At a young age, we’re often given warnings like “don’t touch; that’s hot!” Unfortunately, we don’t really learn the consequences of touching hot surfaces until we have the experience of being burned. In the case of Essar Steel Minnesota and the repeated failed attempts to develop the rich iron ore resource in Nashwauk, the Iron Range can unequivocally say we have been burned by this company and we should know better than to touch that hot surface again.
I am going on record today with explicit opposition to the state’s ongoing support of Essar and have asked my fellow Iron Rangers to join me in urging the state Executive Council – consisting of the governor, lieutenant governor, attorney general, state auditor and secretary of state – to provide some overdue transparency to this process by thoroughly reviewing Mesabi’s lease requirements prior to the state taking any action. As elected state leaders, the Executive Council is responsible for protecting the interests of Minnesotans, who deserve real oversight over this troubled project.
Essar’s history of burning the Iron Range and state of Minnesota dates back 13 painful years. The project has had many starts and stops and a bankruptcy that caused financial harm to so many Iron Range companies. The region was astonished in 2017 when Essar Steel Minnesota filed a lawsuit against its parent company, Essar Global Fund Limited, and its CEO Madhu Vuppuluri, over allegations the company siphoned millions from the Minnesota project for its ventures across the globe. Months later, it appears obvious that the Department of Natural Resources was deceived again by the project’s third CEO, Tom Clark, when they accepted his story of a customer agreement and financing only to see the whole thing unravel when Clark was fired just days after the state leases were awarded to the failed project.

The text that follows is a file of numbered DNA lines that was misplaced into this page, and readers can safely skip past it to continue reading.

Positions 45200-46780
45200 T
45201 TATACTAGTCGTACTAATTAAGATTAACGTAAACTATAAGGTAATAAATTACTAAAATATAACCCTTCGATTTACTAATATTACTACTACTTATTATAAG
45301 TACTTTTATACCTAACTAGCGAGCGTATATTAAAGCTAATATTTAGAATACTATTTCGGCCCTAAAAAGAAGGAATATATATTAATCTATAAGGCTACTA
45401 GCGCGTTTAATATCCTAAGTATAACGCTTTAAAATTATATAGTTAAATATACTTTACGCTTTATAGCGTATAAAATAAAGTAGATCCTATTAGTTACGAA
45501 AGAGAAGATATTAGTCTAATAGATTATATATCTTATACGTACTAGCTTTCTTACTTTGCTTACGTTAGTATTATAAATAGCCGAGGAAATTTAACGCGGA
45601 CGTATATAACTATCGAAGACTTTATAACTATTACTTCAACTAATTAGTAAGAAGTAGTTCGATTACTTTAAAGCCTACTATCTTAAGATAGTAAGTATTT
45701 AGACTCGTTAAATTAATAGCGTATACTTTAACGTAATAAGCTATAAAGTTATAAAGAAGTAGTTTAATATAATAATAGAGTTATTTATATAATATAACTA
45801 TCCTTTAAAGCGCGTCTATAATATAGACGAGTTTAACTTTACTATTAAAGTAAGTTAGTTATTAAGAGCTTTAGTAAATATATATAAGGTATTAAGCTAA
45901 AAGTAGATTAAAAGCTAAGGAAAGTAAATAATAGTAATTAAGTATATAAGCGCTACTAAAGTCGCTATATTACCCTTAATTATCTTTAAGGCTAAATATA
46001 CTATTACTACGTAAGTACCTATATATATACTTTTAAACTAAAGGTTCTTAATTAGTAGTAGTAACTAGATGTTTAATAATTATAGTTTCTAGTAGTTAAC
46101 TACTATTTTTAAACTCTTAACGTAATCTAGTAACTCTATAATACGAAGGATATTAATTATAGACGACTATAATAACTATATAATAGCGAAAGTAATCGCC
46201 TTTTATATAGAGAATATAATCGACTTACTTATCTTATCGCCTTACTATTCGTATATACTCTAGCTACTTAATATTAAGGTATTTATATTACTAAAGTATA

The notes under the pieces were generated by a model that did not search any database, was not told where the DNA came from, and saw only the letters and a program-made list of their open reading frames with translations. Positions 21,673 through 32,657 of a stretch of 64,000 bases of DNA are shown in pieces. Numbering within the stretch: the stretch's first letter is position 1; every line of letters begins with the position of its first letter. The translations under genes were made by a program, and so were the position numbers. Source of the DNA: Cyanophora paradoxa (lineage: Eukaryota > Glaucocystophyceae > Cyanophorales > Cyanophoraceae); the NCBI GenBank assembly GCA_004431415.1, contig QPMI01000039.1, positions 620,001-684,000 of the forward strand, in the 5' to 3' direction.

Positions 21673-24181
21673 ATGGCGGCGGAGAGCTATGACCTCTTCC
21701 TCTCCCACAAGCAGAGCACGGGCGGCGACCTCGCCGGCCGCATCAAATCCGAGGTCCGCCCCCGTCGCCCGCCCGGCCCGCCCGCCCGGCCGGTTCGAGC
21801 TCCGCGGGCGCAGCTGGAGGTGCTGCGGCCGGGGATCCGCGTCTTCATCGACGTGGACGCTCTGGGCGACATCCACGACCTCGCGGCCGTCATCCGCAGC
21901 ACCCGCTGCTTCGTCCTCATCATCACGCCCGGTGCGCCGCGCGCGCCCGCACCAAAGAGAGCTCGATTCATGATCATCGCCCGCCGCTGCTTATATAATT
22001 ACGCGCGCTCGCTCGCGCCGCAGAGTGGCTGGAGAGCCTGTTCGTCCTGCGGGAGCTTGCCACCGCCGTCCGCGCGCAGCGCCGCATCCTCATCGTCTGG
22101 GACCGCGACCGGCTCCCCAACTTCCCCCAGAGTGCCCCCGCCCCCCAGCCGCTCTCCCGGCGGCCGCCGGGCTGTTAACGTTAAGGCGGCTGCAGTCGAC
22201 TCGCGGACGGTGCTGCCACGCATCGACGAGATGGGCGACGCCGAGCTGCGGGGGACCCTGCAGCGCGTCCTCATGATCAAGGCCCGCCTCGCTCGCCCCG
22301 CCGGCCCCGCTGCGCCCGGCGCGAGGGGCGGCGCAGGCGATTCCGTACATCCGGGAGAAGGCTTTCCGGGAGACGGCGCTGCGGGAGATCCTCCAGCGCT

The company now calls itself Mesabi Metallics, but all indications show Essar continues to be the entity at the helm. In fact, during a recent legislative hearing, the company’s lobbyist told legislators that Essar Global is the parent company of Mesabi Metallics. This raises the question: why did the state of Minnesota enter into another agreement to lease its minerals to Essar after launching an effort to debar the company from doing business in Minnesota? Iron Range legislative delegation members have repeatedly told the governor and DNR that we do not support Essar and have asked the state to terminate its mineral lease agreement so a reputable company can develop the Nashwauk property and bring economic prosperity to the region. Community organizations and the United Steelworkers union have also raised concerns about Essar, but we’re now two weeks from another state-imposed deadline that opens the door for Essar to dupe the DNR into signing over its minerals to a company that has no business mining in Minnesota. Make no mistake, Essar is a bad actor. Public record shows Essar lost its global assets in bankruptcy and yet was able to maintain its grip on the Minnesota project by buying back its own debt. That is the definition of a bad actor.
The management of the Nashwauk minerals has been deplorable and this fiasco shouldn’t have been allowed to reach this point. The DNR has made a series of missteps and I am left with no choice but to go on record to demand a different approach. Further, I will pursue a legislative audit if the department continues to mismanage the state’s Nashwauk leases to the detriment of the people of Minnesota.
To my friends on the Executive Council: please rectify this mess and ensure the Iron Range is not burned again by Essar and its deceptive business methods.
Dave Lislegard is the House
6B State Representative.